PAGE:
Driving is not the pleasure it used to be. Once you could pour down long stretches of highway at ninety miles an hour, with the occasional semi roaring past at maybe a hundred and ten. Then on the next hill the truck would be huffing and puffing in the far right lane, and you'd soar ahead, rounding some curve or peeling out on a straightaway past houses farms and fields.
I was a younger person then, and although I dare say I had an aching back and stiff knees after those cross-country trips my girlfriends and I took, I recovered quickly. Maybe after walking a few feet, like into the gas station bathroom. Now the fingers stiffen, the hands start to go numb, the knees begin to radiate sharp little pains into my shins after only a couple of hours, and the next morning I feel as if I've hoed the back forty by hand.
Of course, it could be that out there in the West, where much of my hard-driving youth was spent, there are still long stretches of highway in the valleys between mountains, between the fields of corn and the ranges of the bovines, curving along the side of a river brilliant with white foam and stones.
But the loss of speed is not my lament here. What bothers me is what you find at the end of the drive, which is nothing. Even if you've been tearing at top speed down the road, too fast for anything in your path to escape, there are no yellow smears on the glass. Nothing dead smashed into the grille. Nary a butterfly wing trapped under the windshield wiper. No sign of life, or former life, at all.
It was a rite of passage in my childhood, when I was old enough – make that big enough – to get out of the car when we stopped for gas and clean the windshield. Out of the car into the smell of gasoline, my frail skin and bones vulnerable among the steel and rubber and the filth on the hot asphalt. The brush sticking out of the well of dark water, and on the other end, submerged, the squeegee. The brown paper towels for the requisite wiping of the rubber blade between swipes. The brush end, for scraping away at exoskeletons glued by body fluids to the glass. Lunging over the hood to reach the middle of the windshield. Bending down to scrub clean the headlights. Gingerly wiping at the grille, afraid of getting water into the engine, where it would certainly stop the car from running.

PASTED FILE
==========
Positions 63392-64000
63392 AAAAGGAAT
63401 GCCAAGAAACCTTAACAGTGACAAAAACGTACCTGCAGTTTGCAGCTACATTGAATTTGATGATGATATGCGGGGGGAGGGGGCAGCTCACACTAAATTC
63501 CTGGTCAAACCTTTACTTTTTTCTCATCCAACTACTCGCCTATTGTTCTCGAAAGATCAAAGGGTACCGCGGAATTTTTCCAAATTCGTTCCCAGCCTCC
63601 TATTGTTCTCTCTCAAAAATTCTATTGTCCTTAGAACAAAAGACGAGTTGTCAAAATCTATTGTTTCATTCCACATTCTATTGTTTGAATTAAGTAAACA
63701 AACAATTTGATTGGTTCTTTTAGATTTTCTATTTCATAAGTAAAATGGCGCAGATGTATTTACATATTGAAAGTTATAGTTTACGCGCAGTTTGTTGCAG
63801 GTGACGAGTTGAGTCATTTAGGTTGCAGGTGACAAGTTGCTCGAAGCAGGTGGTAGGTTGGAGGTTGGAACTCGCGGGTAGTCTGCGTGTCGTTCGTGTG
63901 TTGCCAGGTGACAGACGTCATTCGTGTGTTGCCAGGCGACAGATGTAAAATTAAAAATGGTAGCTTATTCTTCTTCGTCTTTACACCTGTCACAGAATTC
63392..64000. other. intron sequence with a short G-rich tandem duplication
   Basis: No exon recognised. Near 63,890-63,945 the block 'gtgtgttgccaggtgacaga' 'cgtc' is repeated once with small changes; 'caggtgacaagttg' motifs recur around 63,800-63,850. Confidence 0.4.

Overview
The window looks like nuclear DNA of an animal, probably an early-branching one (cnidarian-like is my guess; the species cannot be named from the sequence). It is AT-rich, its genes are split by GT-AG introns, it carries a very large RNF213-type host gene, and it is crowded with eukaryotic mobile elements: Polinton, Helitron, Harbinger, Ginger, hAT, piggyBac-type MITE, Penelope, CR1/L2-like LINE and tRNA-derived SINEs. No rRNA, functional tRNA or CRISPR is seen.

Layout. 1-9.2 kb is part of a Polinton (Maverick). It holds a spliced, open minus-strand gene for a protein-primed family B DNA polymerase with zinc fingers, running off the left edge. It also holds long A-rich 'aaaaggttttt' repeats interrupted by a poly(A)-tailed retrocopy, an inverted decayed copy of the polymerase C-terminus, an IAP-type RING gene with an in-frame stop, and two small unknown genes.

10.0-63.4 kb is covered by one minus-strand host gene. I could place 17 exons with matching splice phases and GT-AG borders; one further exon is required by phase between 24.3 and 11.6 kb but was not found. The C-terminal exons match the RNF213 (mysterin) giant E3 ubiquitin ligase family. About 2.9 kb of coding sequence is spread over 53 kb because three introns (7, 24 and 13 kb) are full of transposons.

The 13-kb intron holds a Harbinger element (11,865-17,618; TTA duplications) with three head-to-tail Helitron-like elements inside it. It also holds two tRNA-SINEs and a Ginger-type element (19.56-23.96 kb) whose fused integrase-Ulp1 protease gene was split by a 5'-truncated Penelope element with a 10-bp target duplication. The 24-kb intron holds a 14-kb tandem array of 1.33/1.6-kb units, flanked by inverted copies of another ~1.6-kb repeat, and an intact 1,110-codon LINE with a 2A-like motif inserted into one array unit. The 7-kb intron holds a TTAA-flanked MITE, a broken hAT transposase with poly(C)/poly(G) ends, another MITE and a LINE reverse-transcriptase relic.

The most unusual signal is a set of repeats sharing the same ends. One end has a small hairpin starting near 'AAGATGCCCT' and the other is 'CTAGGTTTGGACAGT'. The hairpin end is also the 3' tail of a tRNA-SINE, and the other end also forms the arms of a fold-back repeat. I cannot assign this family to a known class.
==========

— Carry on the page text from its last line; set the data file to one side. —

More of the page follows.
Was it wonderful then? or is this a view through a deep rose tint of the spectacles? Diesel fumes, a tank of water dipped into again and again with a brush coated with dead bugs?
It turns out that I'm not the only person who has noticed the paucity of insects on the windshield. Their absence is so well-recognized that Entomologists call it the Windshield Phenomenon. Scott Black, executive director of the Xerces Society, says that the Windshield Phenomenon causes "a visceral reaction when you realize you don't see that mess any more."
There have been many studies documenting the disappearance of the charismatic insects – honeybees, fireflies, monarch butterflies. But of the tinies that get mashed against the windshield – and are also the main food items for millions of birds and other creatures – fewer formal studies have been funded. Their disappearance has been noted mostly in anecdote. Not as many chiggers in the grass. Not many June bugs ramming into window screens on July nights.
Nostalgia for what was not so terrific is a strange exercise. Whoever thought that one day I'd wax wistful about cleaning the mess of mashed insects off a car's windshield?
One more thing you don't know you've got till it's gone.